This exciting era of innovation couldn’t have come at a better time either. Globally, rail’s pipeline is thought to be worth US$5.83 trillion, according to GlobalData’s Construction Intelligence Data Centre. Meanwhile, in the UK market, new delivery body, Great British Railways, is set to shake up the way we see train travel, representing a real opportunity to do things differently and redefine it in the public consciousness.

So, what are these digital innovations and how might you adopt them in your own operations to reap the benefits?

Enhancing the passenger experience

Ticketing systems need to become more intuitive…and the railway a more welcoming environment, with passenger experience at the heart of both journey planning and payment.

Since the early days of rail travel, passenger access to railways has started with – and been defined (and constrained!) by – paper tickets, accompanied by a complex and archaic pricing system that has made access difficult and become increasingly incongruous in today’s digital age.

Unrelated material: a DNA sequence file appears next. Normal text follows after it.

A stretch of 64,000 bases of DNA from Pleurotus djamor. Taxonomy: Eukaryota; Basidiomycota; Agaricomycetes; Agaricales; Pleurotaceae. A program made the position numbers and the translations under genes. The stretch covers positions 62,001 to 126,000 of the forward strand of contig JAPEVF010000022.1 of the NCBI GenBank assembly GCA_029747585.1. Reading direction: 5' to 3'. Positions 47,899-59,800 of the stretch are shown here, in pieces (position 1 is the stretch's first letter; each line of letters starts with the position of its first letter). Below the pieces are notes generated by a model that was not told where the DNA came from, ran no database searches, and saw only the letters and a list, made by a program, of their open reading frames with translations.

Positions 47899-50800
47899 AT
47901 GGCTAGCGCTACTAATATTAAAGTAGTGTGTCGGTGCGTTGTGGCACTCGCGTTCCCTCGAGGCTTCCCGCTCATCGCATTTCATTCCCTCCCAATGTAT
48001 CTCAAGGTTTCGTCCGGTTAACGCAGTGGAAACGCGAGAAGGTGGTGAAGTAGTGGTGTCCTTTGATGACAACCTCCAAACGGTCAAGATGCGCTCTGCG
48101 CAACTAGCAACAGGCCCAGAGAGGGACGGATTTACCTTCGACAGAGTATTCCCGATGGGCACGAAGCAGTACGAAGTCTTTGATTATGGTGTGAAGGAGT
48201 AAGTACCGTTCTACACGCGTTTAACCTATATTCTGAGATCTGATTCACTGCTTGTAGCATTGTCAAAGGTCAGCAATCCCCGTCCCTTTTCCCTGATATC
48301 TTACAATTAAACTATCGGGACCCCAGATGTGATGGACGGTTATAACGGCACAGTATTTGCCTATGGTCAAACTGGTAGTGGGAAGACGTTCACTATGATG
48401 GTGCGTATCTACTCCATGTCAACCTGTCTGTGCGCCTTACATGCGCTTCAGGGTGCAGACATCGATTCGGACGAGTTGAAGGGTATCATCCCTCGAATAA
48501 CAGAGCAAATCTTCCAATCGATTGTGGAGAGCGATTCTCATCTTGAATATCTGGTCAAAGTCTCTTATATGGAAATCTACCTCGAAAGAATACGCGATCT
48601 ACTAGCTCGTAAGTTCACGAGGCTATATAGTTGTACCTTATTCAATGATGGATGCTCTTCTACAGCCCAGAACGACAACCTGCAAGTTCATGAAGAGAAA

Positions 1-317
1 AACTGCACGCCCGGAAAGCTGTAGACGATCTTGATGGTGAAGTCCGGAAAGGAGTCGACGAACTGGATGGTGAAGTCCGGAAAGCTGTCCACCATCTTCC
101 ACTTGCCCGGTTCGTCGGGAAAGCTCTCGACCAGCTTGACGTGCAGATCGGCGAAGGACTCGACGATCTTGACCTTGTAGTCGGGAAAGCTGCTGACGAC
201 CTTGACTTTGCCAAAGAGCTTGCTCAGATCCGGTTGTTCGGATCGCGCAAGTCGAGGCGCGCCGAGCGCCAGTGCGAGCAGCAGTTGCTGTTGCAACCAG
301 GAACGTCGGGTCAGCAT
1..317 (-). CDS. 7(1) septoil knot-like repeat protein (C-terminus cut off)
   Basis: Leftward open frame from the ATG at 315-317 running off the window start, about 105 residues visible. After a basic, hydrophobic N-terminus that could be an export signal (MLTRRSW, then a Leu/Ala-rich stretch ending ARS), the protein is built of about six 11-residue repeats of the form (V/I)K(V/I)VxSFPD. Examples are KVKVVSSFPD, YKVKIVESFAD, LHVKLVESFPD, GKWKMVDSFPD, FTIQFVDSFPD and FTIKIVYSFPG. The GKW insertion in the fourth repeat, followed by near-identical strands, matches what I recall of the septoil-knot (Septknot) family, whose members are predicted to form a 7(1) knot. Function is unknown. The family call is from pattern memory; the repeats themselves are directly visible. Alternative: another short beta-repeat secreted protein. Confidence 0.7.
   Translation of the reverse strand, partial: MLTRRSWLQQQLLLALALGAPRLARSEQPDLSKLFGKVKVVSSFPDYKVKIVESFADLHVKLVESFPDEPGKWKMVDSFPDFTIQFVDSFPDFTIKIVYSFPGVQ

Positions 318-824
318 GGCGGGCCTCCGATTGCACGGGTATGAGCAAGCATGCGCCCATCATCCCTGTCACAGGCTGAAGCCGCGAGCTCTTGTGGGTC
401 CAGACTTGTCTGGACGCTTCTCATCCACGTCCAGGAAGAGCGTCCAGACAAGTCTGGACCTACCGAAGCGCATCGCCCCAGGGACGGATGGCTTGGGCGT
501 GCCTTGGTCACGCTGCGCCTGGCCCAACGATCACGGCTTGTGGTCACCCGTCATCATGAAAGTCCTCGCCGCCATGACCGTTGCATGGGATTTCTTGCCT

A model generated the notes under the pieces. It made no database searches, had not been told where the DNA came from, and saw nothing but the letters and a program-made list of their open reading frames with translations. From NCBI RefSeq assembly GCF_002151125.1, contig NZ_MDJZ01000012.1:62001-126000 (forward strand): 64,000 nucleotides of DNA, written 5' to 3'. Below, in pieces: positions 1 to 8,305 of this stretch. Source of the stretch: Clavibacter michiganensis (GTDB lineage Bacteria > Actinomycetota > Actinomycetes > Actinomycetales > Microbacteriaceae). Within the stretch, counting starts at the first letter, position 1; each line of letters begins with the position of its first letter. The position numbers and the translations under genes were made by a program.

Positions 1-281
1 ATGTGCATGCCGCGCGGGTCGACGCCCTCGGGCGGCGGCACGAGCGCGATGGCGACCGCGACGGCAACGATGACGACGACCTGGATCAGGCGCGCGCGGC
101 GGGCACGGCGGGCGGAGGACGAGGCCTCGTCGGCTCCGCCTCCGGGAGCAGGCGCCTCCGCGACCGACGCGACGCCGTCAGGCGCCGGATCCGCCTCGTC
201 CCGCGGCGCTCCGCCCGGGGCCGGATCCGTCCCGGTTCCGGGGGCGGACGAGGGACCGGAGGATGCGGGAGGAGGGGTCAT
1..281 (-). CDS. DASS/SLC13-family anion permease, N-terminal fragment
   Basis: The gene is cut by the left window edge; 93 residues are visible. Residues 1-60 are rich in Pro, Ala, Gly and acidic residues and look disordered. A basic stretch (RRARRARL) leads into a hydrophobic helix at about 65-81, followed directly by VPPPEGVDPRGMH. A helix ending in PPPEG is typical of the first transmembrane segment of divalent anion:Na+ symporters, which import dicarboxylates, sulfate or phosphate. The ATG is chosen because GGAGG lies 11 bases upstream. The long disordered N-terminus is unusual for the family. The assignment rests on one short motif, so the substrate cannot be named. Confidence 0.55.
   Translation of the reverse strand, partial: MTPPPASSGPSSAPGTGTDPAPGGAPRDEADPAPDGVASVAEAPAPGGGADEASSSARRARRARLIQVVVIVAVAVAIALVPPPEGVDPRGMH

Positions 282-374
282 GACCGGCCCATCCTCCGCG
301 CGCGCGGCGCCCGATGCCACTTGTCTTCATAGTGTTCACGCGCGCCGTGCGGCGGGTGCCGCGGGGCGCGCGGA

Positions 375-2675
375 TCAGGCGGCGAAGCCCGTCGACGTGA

The advent of contactless payment has now made things far more convenient and Visa announced in 2020 that more than 500 cities around the world are using its ‘tap to pay’ systems on public transport. However, paper tickets are still prevalent in many parts of the world and there’s progress to be made on other fronts too. Ticketing systems need to become more intuitive, for example, and the railway a more welcoming environment, with passenger experience at the heart of both journey planning and payment. A new era of smart ticketing has the potential to free passengers from old fashioned ticketing systems and the significance of this shift cannot be overstated.

digital innovation passenger rail